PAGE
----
By any metric conceivable, history will remember Tim Duncan as the best power forward to play the game.
Still playing at an All-NBA level in his 16th season, Duncan's claim to greatness will only strengthen over time.
His myth already has a firm foundation in the peak of his powers, the sustained success and the beloved fundamental soundness of his game. Between his personal and team accomplishments, Timmy is untouchable in this discussion.
Karl Malone's two MVP awards, 11 first-team All-NBA appearances and 14 All-Star nods do put him in line with Duncan's two MVPs, 10 first-teams and 14 All-Stars; no other power forward can match that. However, Malone's Utah Jazz lacked the championship pedigree Duncan's San Antonio Spurs have.
Duncan is one of only four players in NBA history to win three Finals MVP awards—Michael Jordan, Magic Johnson and Shaquille O'Neal are the only others. That hardware is a testament to his leadership role on the Spurs' four championship teams (just once, in 2007, was Duncan not the driving force behind San Antonio's NBA title).
Between his post scoring, defensive leadership and savvy passing, Duncan is the rare power forward who can also make his teammates better.
That was the key to the Spurs' championships in 1999, 2003 and 2005; by 2007, his presence in the paint was so imposing and attracted so much attention that Tony Parker could slash the lane with impunity.
In fact, look at his per-36-minute numbers, courtesy of Basketball-Reference.com, and you'll see how absurdly reliable Timmy's dominance has been.
He has averaged 20.7 points, 11.5 rebounds and 2.3 blocks per 36 minutes for his career. Like clockwork, Duncan has put up nearly identical numbers every season for 16 years, playing as efficiently in 2013 as he did when he won his MVPs in 2002 and 2003.
That consistency and effectiveness at the ripe old age of 37 has finally hammered home a point for which Duncan supporters have spent his entire career grasping: Tim Duncan is fun to watch.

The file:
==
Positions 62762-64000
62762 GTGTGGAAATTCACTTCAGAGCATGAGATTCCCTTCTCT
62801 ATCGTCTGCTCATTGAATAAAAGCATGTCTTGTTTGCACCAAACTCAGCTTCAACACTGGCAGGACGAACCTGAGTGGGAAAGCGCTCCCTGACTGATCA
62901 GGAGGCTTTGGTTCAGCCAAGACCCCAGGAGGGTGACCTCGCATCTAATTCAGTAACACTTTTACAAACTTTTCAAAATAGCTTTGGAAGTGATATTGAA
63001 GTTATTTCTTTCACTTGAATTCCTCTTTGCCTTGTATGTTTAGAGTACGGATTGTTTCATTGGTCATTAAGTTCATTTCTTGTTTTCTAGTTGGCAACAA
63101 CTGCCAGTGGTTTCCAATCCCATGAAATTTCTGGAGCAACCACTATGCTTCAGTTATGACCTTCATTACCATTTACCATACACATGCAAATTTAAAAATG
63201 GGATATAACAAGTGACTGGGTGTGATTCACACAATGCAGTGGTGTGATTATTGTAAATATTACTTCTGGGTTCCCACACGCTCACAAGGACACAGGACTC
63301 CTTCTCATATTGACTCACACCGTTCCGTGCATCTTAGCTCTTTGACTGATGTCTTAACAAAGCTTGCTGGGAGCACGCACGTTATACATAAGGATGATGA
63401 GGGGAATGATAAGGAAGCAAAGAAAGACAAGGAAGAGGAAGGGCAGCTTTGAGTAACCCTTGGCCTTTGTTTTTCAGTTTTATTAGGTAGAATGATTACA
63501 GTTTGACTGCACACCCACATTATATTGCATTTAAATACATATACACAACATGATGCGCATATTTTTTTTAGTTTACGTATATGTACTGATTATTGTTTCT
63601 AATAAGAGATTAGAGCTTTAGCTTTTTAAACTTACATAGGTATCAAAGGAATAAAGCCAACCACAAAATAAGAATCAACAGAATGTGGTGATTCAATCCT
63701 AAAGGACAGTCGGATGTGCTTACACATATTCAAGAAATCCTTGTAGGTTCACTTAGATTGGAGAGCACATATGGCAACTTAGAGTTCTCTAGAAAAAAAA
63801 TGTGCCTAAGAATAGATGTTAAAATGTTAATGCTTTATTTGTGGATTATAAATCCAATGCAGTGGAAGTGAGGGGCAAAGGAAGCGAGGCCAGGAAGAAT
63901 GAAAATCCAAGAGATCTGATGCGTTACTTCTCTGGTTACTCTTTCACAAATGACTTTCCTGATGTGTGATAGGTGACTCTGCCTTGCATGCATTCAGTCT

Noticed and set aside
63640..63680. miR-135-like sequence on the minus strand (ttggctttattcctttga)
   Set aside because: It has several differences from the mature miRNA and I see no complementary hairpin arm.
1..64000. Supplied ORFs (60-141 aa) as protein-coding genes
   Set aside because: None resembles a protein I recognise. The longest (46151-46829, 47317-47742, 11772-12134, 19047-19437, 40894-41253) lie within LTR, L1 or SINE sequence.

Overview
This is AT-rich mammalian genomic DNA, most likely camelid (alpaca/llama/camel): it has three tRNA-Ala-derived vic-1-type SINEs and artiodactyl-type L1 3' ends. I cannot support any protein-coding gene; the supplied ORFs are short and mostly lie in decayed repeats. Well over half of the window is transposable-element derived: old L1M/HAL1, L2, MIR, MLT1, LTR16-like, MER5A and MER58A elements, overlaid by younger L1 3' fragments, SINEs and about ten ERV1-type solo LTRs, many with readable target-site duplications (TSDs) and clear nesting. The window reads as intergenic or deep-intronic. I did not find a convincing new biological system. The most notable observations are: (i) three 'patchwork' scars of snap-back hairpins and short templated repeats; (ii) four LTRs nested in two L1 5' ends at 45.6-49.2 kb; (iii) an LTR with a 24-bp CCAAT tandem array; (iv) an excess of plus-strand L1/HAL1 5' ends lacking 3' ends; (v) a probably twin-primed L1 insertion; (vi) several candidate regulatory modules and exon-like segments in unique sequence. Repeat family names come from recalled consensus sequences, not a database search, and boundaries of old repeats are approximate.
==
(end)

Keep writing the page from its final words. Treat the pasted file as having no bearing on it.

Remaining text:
It is crucial to Duncan's legacy that he be regarded as entertaining as well as accomplished.
History is subjective that way. We inflate the memories of players we adore, sometimes at the expense of those we merely respect but don't have fond feelings for.
There was the risk that decades from now, Duncan's career would be viewed as a confluence of bank shots and staunch defense, each year blending into the others—clearly great, but not memorable. The precision of his game would pale against the raw power on Malone or Charles Barkley's highlight reels.
When the history of the NBA is written by people who didn't experience these legends while they were playing the game, the more exciting guy has better odds of being the more enthralling one. In that world, Duncan could be treated as the beneficiary of Gregg Popovich's genius, while Barkley and Malone are considered better talents on worse teams.
That unfair hindsight was a possibility when Duncan was in his prime, putting up double-doubles like it was nothing. However, as The Big Fundamental kept producing and his retirement drew ever nearer, it became clear that while we were bored with Duncan, he was never boring.
Fans in 2013 regard Duncan's game more reverentially today than they did 10 years ago—not only because he's not going to be around much longer, but because his game is going with him.
Most recently, Duncan abused the Miami Heat's Chris Bosh en route to 25 first-half points in Game 6 of the 2013 NBA Finals. In his illustrious postseason career, he has never scored more in the first half of a finals game.
Though fans became inured to Duncan's unparalleled array of hooks, spins and banks during his heyday, it's a true privilege to see them back in their old form today. Once they're gone, it's unclear if we'll see anything quite like them again.
Due to the proliferation of floor-spreading offensive philosophy and less emphasis on teaching post play to developing big men, Duncan is one of the last of a dying breed of back-to-the-basket scorers.
Even though he's past the point of overpowering defenders, his technical excellence allows him to put together a performance like the way he started Game 6. That makes Duncan's skill set invaluable for any veteran forward, and yet there is no obvious heir to his traditional post-up throne.
As offenses continue to stretch out beyond the arc, Duncan's game is becoming a relic of basketball history. Remnants will remain in a few players' arsenals, but we'll never see another Duncan.
That's what the 37-year-old's throwback game reminds us: There is beauty in the balletic nature of old-school post play, in the way it can make an aging vet play like a young man and the way it can help a great talent become an NBA legend.
That legend's lore will grow in the years after he retires. Absence will make Duncan seem that much more special, and no one will forget that he was the best to ever play his position.